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In response to the mess in the world's financial markets, it is now common wisdom among economists, journalists and politicians to strongly support more market regulation.
It has been said that one of the leading causes of the collapse of the entire banking system was the US Republican-led government's preference for deregulation.
Former Federal Reserve chairman Alan Greenspan - in the eyes of many, one of the chief villains - has admitted that thinking that banks are better off regulating themselves was wrong. "I was naive," he admitted before a congressional committee, and joined his critics in a call to force more regulation - for banks and private institutions like hedge funds.
The basic flaw in Greenspan's belief in self-regulation was quite simple: As long as bankers could rake in short-term profits from offering dubious loans and complex derivatives, thereby increasing their personal bonuses, it was stupid to expect they would ever consider the long-term effects of their risky practices.
Moreover, the classic conception of free markets assumes that bad decision makers will be punished by market forces that destroy their businesses. But as was demonstrated very clearly, this is not the case when we are dealing with banks.
Since governments rarely allow a major commercial bank to fail, expecting them to eliminate incompetent banks that make bad loans is unrealistic. Bankers were counting on government bailouts when making their outrageous calls, knowing in advance that they would ultimately be saved - if not by Wall Street, then by Washington.
But instead of enforcing tighter regulation and more transparency, politicians and officials, especially in the US, are allowing banks to use shady accounting practices to cover holes in their books, such as letting them delay write-downs and register fake capital gains on debts.
Here in Israel, the regulation issue is not so much about banks and their lending practices, nor is it about poisonous derivatives, two plagues that the local banks were lucky enough to avoid. It is more about the nonbank credit markets - the institutions that run our pension savings (insurance companies and providence and pension funds that lent hundreds of billions of shekels to corporations from 2005 to 2008).
Investment managers in those institutions had tons of money flowing in from workers' salaries, the government was shrinking its part in the bond market and there was a limit to the amount of equity they could buy. So they invested most of it by lending it to business firms, which just needed to provide a nice presentation and a fat underwriting fee.
Dozens of these companies that raised that money now have no way of returning it, and the public is shocked to find out that the people who took care of their money were reckless in giving credit, took no collateral and didn't know where the money went.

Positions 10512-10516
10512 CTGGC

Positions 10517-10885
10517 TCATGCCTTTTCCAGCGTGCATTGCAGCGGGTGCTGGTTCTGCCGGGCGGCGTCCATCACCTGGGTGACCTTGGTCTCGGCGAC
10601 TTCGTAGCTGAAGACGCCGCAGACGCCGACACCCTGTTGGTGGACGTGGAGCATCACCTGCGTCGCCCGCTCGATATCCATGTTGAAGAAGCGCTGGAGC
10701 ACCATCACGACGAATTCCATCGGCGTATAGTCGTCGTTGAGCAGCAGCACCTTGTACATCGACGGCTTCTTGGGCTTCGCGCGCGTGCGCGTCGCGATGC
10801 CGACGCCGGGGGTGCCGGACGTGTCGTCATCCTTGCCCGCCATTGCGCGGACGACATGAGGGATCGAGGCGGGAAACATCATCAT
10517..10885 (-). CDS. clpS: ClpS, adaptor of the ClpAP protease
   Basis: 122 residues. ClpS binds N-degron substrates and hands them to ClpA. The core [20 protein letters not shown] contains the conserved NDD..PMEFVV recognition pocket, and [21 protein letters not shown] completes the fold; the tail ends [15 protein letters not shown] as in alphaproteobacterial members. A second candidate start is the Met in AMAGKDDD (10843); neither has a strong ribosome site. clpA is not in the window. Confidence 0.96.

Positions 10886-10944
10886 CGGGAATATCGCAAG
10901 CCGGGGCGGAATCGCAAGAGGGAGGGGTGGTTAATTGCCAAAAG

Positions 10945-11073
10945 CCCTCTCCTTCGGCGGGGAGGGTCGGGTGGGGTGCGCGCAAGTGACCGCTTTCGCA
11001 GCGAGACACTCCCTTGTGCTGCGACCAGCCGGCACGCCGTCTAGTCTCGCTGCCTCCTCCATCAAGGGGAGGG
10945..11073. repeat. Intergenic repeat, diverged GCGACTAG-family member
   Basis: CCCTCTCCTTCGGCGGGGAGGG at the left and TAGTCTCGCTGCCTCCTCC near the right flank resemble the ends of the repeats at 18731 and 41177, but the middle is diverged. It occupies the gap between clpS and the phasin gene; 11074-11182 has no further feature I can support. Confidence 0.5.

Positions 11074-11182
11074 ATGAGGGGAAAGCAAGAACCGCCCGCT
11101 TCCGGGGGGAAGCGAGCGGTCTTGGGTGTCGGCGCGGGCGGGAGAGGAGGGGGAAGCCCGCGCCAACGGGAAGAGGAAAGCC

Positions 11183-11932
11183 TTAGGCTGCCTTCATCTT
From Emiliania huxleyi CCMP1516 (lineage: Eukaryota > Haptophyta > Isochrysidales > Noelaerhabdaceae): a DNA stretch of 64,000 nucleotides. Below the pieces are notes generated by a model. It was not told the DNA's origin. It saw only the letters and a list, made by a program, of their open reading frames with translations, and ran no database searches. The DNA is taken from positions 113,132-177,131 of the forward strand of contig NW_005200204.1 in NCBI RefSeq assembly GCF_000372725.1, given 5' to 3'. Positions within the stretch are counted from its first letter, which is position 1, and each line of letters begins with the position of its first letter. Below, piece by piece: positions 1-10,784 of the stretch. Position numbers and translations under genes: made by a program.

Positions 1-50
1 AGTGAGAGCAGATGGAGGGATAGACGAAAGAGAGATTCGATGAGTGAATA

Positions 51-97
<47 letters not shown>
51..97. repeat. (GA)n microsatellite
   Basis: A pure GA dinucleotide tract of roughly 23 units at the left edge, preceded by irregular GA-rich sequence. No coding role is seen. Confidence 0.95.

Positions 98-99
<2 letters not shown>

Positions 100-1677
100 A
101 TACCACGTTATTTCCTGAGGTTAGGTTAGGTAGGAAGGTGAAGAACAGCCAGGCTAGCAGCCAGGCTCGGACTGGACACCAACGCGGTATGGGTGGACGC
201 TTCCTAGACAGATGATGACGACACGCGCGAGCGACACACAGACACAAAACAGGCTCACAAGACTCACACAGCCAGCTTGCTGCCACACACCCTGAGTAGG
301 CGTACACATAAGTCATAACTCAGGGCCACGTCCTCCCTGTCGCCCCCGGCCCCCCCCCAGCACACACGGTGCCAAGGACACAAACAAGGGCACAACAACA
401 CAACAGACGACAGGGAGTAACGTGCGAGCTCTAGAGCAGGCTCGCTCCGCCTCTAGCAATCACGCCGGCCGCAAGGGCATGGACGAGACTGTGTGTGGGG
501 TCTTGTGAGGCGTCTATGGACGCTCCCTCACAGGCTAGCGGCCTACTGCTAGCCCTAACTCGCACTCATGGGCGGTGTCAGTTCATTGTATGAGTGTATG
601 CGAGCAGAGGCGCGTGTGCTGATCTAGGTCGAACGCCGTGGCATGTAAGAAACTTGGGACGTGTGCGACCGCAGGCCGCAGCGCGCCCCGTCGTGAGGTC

Some in the local business community, mainly bankers, are blaming the Bachar reform that opened the credit market to institutional investors. But a more important factor was the adoption of new accounting rules, first and foremost IFRS (international financial reporting standards).
This new standard gave companies the option to abandon the classic conservative accounting principle whereby the value of an asset is written in the companies' books in the lower of two numbers: its actual purchase cost or current market value. IFRS changed all that and allowed companies to revaluate their assets to a higher value, usually fixed by "external" experts who were paid by the company itself.
That's when the truth was buried alive. Not even the sky was the limit to the stunts pulled by company executives. They were especially used by real-estate companies, which were revaluating projects that didn't even reach the groundbreaking stage. This caused huge fluctuations between financial results in different quarters, without any actual business development.
When the bubble finally burst, companies started to default, the value of the bonds issued by them plunged and the public saw its retirement savings crushed. Since ground zero in Israel was the corporate bond market, and not the banking system, the Israel Securities Authority confronted the problem on its own, while a nonfunctioning Treasury and the central bank focused entirely on depreciating the local currency.
The ISA tried bravely to fight the flood of risks and defaults, even if not altogether successfully. One of its last significant moves was forcing companies that borrowed money in the bond markets to disclose exactly what the money was going to be used for and how, where did it come from and what were the chances they would pay interest and principal.
A unique standard was created here, and we would not be surprised if it is adopted abroad. But we still think it is better to use it for all companies - not just those who show four designated signs of distress, as is the case now.
The ISA, leading the fight to stabilize the Israeli markets, must focus on returning to old-school principles and conservatism. This is the time for stricter regulation, but not the senseless kind that just makes more paper work. Not even the brightest minds in investment firms can understand the 500-page forecast attached to each IPO.
We would like to see the ISA require simpler, transparent and conservative reports. This would take time, but there is no other way to regain public trust in our relatively young and small financial markets.